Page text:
Ensure people have received their papers Conduct the discussion See next slide Summarise the meeting Point out main discussions and any decisions made Close the meeting Thank people for coming Conducting the actual meeting – for the chair or convenor Open the meeting Start by welcoming everyone to the meeting. Check that everyone has received their papers and let people know that you are assuming that those papers have been read. Conduct the discussion See the next slide for tips on how to conduct the discussion. Summarise the meeting Summarise what has been said, any decisions that have been made or further actions that have been agreed to. Close the meeting Note the time the meeting closed. Thank everyone for coming.

9 Structure of a discussion
State the issue or topic of discussion Hear the facts Listen to people’s arguments, experiences, opinions Reach a conclusion on what’s wanted Make a decision Record the decision How to structure a discussion State the topic to be discussed Ensure everyone is clear about the matter being discussed. Hear the facts If there are any facts that people have, make sure they get heard first. Listen to people’s arguments, experiences, opinions Ask people for their opinions – what do they think, what has been their experience in the past etc. Respect differing views – people may feel quite passionate about some of the issues being discussed. Reach a conclusion on what’s wanted and required Bring the discussion to a conclusion. If various options or recommendations have been discussed, outline again what these options are. If agreement can’t be reached, keep the focus on the issues – avoid letting the discussion become personal. Make a decision When coming to a decision, usually a recommendation is prepared and then the meeting votes on whether or not they accept the recommendation. This is usually referred to as ‘moving a motion’.. The meeting may agree to get further information before it votes on a decision, or it may move straight into the motion to vote on a recommendation. Record the decision Ensure that the minutes accurately record the decision that has been made.

10 Minutes of the meeting The minutes of the meeting must record:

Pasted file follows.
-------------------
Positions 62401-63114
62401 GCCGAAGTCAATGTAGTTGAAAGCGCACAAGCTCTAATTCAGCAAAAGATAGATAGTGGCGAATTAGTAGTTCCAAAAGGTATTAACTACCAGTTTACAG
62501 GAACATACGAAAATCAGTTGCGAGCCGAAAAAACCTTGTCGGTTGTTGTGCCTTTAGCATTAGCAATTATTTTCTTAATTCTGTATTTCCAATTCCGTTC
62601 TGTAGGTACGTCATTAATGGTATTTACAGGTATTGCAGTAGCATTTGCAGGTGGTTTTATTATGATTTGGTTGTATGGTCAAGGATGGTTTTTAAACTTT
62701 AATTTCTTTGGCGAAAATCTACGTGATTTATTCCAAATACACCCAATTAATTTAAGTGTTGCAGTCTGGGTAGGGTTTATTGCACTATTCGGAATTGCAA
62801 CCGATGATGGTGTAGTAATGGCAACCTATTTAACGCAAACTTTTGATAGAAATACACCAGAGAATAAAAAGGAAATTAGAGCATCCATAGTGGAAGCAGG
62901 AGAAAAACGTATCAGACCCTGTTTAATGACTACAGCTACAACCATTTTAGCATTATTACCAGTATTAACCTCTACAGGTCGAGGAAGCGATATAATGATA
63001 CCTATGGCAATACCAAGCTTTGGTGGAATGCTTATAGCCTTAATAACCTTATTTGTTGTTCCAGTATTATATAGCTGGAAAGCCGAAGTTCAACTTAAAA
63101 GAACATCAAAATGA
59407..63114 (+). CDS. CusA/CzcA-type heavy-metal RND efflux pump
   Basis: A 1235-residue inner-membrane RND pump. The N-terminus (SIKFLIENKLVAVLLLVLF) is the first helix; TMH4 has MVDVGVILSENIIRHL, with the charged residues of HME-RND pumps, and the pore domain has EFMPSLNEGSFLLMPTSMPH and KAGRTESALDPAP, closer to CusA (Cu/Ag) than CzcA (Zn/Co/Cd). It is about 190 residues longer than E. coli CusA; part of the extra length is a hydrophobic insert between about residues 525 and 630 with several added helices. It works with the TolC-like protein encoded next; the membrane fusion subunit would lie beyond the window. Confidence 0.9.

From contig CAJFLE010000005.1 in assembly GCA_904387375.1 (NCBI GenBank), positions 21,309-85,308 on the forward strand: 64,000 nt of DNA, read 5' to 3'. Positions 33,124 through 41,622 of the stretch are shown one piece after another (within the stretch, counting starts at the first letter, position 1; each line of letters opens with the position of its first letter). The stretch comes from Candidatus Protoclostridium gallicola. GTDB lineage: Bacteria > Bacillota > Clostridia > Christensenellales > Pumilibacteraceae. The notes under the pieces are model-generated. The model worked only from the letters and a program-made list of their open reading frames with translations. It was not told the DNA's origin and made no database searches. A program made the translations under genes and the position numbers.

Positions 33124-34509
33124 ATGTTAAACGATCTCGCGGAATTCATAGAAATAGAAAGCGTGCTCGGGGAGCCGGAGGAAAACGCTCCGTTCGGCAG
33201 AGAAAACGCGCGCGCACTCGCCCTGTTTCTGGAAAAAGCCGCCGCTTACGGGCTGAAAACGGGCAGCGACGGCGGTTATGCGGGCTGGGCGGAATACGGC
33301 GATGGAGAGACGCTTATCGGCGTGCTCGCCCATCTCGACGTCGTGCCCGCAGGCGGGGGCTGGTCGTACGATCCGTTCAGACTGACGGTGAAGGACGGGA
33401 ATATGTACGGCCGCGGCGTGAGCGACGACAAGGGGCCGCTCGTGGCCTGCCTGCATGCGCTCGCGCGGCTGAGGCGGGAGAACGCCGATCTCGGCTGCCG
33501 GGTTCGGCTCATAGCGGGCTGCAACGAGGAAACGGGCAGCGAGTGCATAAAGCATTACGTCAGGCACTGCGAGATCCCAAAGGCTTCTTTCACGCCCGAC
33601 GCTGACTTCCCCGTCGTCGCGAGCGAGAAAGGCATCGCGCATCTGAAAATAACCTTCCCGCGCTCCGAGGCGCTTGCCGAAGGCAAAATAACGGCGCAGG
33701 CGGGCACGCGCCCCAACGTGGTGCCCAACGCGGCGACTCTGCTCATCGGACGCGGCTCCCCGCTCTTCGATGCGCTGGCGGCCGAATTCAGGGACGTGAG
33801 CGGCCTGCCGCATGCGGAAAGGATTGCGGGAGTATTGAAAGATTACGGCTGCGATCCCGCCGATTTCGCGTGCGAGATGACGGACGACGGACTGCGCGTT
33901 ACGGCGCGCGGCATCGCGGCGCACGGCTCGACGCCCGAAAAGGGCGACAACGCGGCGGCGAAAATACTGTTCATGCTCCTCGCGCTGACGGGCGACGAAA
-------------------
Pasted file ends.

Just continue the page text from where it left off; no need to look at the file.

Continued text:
date, time, place of meeting, attendees and chairperson and apologies received agenda items discussed all decisions including the names of the movers, seconders and if decision carried or rejected time the meeting ended date, time and place of next meeting Minutes of the meeting/keeping notes It is the secretary’s responsibility to ensure that accurate minutes are kept of the meeting. The minutes must record: Date, time, place of meeting, attendees, chairperson and apologies received All agenda items discussed Main points of discussion and actions agreed on All decisions including the names of the movers, seconders and if the decision was carried or not Time the meeting ended Date, time and place of next meeting Try to distribute the draft minutes as soon as possible after the meeting to school councillors whilst the discussions are still fresh in everyone’s minds. That way any changes can be made before the next meeting when the minutes need to be approved as a true and accurate record of the meeting. School council meeting agendas and reports may be included in the school newsletter and website or on the school's community notice board.

11 Meeting checklist People notified - time, date, venue
Agenda set and sent in advance Discussion papers sent in advance with a recommendation on what is required from the meeting – e.g. For information For a decision- that is, a recommendation Check any actions required following last meeting A meeting checklist As part of your preparation, ensure you have done the following: notified people of the date and time of the meeting sent out agenda and discussion papers (notes) with enough time for them to be read before the meeting (at least a week in advance is ideal) checked any actions arising from the previous meeting – especially those with your name next to them!

12 For more information governance/schoolcouncils/role.htm (What is a school council and what does it do?) for Help Sheets on running a meeting